B. Newman

SGF, Supreme Grumble Framer
Sep 5, 2001
Kodak, Tn. USA
At least I think that's the word...

I hardly know enough to read in this forum, let alone start a topic :rolleyes: .

Anyway, here's my question. When I spend a long time at the computer writing, (or trying desparately to make QuickBooks give me a report listing all my tax free sales by name...) I often time end up with my neck and shoulders hurting badly.

Should I raise my chair, lower my chair, change the keyboard positon, or go back to writing all my stuff in longhand?

Hi Betty

How high is your monitor? It should be at a comfortable height so you don't have to look up or down to see it.

Raising the chair might help somewhat by bringing the keyboard "lower" and reducing the stress.

I found an interesting article about this on a public forum:
Some shoulders, back and neck pain or tightness is caused mainly by bad posture, chair height, keyboard location and the height of your monitor. Poor posture while computing can cause problems in both the back and neck area. Sitting straight is probably the most effective solution to this problem. A lumbar support for the chair and a foot rest also can release the pressure from your lower back. The position of the keyboard is very important. A keyboard that is positioned too high causes pressure in the shoulder and neck area. This can be eliminated by using a keyboard drawer and or by proper chair adjustment. A monitor that is too low forces the user to look down causing tension on the neck and upper back. The solution to this is easy adjust the monitor height to eye level so that your neck is straight and the tension is released. Keep any documents being entered into the computer near the monitor and also at eye level minimizing the back and forth head movement. A document holder is a good way to position your papers in the proper position.
I have carpal tunnel syndrome in both hands, thanks to years of working with computers full time. I had the surgery on the right hand last year, and it really helped. The right hand was keeping me awake most nights with the discomfort. (The left isnt as bad and can wait)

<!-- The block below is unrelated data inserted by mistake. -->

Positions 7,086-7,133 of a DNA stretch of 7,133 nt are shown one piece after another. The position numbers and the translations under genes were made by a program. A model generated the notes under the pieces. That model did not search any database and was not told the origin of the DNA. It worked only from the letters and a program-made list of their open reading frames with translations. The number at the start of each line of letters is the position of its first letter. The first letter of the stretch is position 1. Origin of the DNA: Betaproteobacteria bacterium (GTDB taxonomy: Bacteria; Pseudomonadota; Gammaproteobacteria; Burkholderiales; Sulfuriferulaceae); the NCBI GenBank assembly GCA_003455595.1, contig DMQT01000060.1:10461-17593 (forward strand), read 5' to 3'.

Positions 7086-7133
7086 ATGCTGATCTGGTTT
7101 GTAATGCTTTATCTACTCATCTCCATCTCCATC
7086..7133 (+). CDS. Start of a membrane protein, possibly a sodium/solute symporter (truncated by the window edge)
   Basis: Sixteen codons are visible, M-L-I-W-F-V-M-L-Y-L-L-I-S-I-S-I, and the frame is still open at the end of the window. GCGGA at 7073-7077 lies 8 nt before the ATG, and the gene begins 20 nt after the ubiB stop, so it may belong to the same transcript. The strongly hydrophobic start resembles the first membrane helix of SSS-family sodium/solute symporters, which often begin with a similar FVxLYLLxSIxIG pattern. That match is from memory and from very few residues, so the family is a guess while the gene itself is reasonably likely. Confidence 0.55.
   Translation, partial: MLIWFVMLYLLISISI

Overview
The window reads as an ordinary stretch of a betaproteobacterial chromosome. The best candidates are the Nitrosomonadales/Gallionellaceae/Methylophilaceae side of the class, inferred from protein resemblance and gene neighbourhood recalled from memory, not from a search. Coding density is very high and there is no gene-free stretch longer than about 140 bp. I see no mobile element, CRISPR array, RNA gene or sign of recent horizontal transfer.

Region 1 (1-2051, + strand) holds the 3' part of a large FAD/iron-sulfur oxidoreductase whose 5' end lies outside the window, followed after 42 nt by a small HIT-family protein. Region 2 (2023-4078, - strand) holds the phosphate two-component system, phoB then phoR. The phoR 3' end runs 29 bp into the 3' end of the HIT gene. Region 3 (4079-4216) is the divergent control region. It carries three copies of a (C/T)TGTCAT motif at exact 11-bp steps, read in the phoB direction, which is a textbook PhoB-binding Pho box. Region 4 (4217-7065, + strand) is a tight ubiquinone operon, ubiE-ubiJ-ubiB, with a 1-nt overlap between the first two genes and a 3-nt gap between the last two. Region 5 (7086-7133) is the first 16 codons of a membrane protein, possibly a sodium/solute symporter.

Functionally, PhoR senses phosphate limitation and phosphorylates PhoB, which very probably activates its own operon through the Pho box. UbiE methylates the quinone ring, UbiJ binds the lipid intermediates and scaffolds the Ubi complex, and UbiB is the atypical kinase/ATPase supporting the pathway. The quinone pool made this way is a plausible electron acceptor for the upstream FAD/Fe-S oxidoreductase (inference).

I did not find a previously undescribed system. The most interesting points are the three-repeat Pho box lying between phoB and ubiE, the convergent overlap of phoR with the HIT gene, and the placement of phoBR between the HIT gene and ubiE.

Ergonomic keyboards exist (basically they saw the keyboard in half so the hands dont have to twist inward to type. I don't personally use one and find them a bit awkward to use. Here are what some of them look like:

Thanks Mike, I figured you could help. My monitor/chair ratio means I have to look up and then the keyboard height makes me have to hold my arms up a little. I'll try adjusting everything today to see how it works.

I've got a lot of writing to do and I just keep putting it off dreading the neck pain. It's not too bad when just doing a little, but to spend hours at the computer is murder.

Betty, I have the split key board and it does wonders, in addition to being the right height with chair and monitor. PC Concepts makes the spit key. We bought ours on sale and I thought the company went br and then all of a sudden MS didn't have one and PCC is going strong. Guess who made that knock off. This is my 3rd computer I've used this keyboard on and I should order a back up. It has the wrist rest attached. They are on line. #61573 The only thing I can see better would be if it was wireless and then one could sit in the easy chair.